Debut novels can be tricky for new writers. Whether it is the only novel the writer will ever create or whether the writer wishes to continue churning out story after story, that starting novel is always challenging and whether the readers will love it, merely like it, or simply dismiss it is a mystery. It is a leap of faith dedicated writers are willing to take and Helene Wecker’s leap was a successful one.
Wecker’s debut novel The Golem and The Jinni is a story any fan of fiction, fantasy, history, and/or theology will instantly fall in love with. The Golem and The Jinni combines the Middle Eastern mythology found in The Arabian Nights and G. Willow Wilson’s Alif the Unseen with the fantastical stories only minds such as Neil Gaiman and Ray Bradbury could conjure up. So much is contained within the near 500 pages of this story and readers will not want to put it down until it is done.
In the New York City of 1899, immigrants from various backgrounds will discover their seemingly normal lives will forever be changed as two new beings arrive. A golem arrives from Germany on a ship with no master and no idea how to live without one. A jinni is set free from a thousand year imprisonment, but is trapped in a human body with no memory of how it happened or who trapped him. These two powerful beings must hide their true identities from the new world surrounding them and learn to live the way humans do. When the two find each other by accident, events unfold that can only be described as magical and the two must face a wizard that makes them wonder: was their meeting an accident or fate?
It is difficult to even create a synopsis for this story, for there is so much going on and so much to talk about, yet, at the same time, one cannot say too much without giving away important details. So let us focus on certain aspects of the story without revealing too much. Readers should be able to enjoy this story without anything being ruined for them.
The characters Wecker created are a very good place to start. Each character plays a vital role at some point in the story and each one gets his or her chance in the spotlight. Their lives are revealed to the reader with just the right amount of attention for detail and the reader, in turn, grows close to each of them. However, the two strongest characters are, of course, the two main characters and it is quite an intriguing pair: a creature made of clay who lives only to serve and a being of fire who can roam the world and does not have to listen to anyone; such different characteristics and, yet, they pair together so perfectly.
The golem is like a child trapped in a woman’s body, unsure of how the world works, and the jinni is, at times, a hot headed (no pun intended) powerful being who is reduced to live as a human with hardly any powers and who just wants to go back to his home in the Syrian Desert. When the two beings meet, their characters become even stronger. Their interaction with each other and their conversations are quite lively: full of questions, misunderstandings, and arguing. What is amazing about these two characters is that their desires are just like that of the average human: they want to live, they want to have a home, they don’t want to be alone, and they want to have the freedom to make their own choices. And, even though neither of them are human, they grasp what it truly means to be human (to make mistakes, to enjoy the small things, to live). These two mythical beings, who are the farthest from being human, act more so than any human character in the story. They express to the readers throughout the book’s entirety that it is all right to make mistakes, it is normal to have fears and doubts, it is not considered weakness to ask someone for help, and to never feel alone because someone will always be there.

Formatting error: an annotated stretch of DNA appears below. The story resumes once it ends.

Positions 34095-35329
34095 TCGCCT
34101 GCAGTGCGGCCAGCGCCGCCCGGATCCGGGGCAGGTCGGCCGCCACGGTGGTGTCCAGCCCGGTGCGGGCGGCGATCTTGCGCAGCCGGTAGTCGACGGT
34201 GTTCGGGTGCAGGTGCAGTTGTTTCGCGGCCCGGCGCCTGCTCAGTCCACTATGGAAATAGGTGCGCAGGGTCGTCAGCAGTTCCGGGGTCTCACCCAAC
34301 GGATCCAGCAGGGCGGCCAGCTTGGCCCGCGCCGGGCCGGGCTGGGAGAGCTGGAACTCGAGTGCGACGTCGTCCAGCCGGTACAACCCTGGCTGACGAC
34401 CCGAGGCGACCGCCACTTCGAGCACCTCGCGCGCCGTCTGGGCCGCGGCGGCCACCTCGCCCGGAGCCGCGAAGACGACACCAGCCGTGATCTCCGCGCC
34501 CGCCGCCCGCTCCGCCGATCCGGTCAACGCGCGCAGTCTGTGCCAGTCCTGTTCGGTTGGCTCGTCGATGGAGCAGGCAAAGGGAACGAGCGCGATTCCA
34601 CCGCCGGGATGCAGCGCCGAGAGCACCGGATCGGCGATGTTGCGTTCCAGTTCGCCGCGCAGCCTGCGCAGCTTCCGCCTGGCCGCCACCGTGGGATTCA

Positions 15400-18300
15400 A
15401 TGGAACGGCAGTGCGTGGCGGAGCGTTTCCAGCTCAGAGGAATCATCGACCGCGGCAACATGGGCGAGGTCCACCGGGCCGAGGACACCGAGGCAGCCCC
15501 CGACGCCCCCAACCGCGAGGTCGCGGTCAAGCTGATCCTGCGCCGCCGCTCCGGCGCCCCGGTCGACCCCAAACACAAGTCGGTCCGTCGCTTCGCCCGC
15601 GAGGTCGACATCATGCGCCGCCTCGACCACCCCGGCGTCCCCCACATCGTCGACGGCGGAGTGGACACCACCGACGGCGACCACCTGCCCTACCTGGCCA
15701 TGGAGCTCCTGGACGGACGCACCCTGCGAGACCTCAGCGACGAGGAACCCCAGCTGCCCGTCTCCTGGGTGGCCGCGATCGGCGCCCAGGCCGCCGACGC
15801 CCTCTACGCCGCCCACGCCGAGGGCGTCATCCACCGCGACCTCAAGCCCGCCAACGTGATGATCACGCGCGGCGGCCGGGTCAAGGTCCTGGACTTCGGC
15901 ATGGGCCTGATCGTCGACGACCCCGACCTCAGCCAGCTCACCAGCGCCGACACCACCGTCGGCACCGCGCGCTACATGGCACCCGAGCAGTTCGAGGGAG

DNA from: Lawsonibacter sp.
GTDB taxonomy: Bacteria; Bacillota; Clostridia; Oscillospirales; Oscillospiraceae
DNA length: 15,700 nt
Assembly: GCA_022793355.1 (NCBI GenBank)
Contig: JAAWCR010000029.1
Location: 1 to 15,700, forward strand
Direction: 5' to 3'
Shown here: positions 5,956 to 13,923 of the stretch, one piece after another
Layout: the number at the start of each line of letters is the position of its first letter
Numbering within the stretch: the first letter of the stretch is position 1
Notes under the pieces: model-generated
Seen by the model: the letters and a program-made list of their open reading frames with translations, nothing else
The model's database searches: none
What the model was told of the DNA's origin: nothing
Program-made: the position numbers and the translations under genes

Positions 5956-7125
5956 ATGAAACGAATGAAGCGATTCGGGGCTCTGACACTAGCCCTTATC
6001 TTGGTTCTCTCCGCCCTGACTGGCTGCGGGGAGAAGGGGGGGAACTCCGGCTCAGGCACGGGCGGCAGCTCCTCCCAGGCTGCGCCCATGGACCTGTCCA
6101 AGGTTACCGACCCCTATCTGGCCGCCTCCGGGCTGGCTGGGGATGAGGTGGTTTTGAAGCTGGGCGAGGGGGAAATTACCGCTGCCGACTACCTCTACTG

The time and setting takes readers back to the very end of the nineteenth century and enters into the twentieth century with the characters living in New York. It is clear to see while reading that Wecker did her research. The New York of the past was much different than the New York of today: no one could walk on the grass in Central Park, women were not allowed to travel on the streets alone at night, hundreds of thousands of immigrants lived in the slums, boats arriving from overseas to deliver even more nearly every day and these people had to learn to live in a new land with a language they didn’t even know, just to name a few of the interesting facts. Wecker goes into much detail about the structures of the buildings and clothes the men and women wore. Going back in time was perhaps the best choice for this story, for a reader could not imagine these two fantastical creatures trying to adapt to the New York of today.
The story itself is breathtaking and can easily whisk readers away into a fantasy land that is all too real. Readers find themselves drawn into the mythology, fascinated by the historiography of early 20th century New York, and intrigued by the various forms of theology scattered throughout. For a first novel, Wecker has discovered a way with words and can form them into sentences that flow smoothly, taking a reader’s eyes on an unwavering trip down each page in one fluid motion. The talented Wecker has definitely impressed with her debut and it would be a wonderful feat if she could share more stories with the world.